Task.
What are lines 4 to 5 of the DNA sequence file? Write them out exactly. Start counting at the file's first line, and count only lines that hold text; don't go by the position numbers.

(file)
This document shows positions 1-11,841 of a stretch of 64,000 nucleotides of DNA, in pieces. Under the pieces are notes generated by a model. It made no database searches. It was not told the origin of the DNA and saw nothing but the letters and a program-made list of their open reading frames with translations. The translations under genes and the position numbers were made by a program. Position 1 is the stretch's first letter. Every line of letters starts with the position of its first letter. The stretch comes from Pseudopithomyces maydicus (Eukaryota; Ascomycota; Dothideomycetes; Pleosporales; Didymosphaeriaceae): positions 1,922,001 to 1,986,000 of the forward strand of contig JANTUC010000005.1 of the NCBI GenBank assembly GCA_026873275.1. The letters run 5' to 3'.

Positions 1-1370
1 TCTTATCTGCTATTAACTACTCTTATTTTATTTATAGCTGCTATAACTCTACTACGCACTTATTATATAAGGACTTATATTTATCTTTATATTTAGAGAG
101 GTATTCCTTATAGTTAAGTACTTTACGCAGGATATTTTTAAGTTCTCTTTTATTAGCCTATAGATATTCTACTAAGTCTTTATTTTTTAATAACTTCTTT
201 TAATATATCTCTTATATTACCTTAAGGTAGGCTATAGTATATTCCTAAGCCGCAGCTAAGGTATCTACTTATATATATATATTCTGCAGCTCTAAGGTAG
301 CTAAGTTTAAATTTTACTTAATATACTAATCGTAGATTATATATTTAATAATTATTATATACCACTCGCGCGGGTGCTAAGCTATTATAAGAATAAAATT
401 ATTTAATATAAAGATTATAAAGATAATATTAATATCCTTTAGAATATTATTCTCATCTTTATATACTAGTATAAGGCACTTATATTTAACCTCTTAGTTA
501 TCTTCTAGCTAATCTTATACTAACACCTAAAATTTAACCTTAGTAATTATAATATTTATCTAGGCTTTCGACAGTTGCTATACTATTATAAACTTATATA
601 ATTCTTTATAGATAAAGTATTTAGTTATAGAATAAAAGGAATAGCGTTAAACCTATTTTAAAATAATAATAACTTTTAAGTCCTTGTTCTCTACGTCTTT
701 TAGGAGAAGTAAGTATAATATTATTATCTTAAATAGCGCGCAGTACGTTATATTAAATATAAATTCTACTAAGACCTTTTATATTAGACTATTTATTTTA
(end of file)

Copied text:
101 GTATTCCTTATAGTTAAGTACTTTACGCAGGATATTTTTAAGTTCTCTTTTATTAGCCTATAGATATTCTACTAAGTCTTTATTTTTTAATAACTTCTTT
201 TAATATATCTCTTATATTACCTTAAGGTAGGCTATAGTATATTCCTAAGCCGCAGCTAAGGTATCTACTTATATATATATATTCTGCAGCTCTAAGGTAG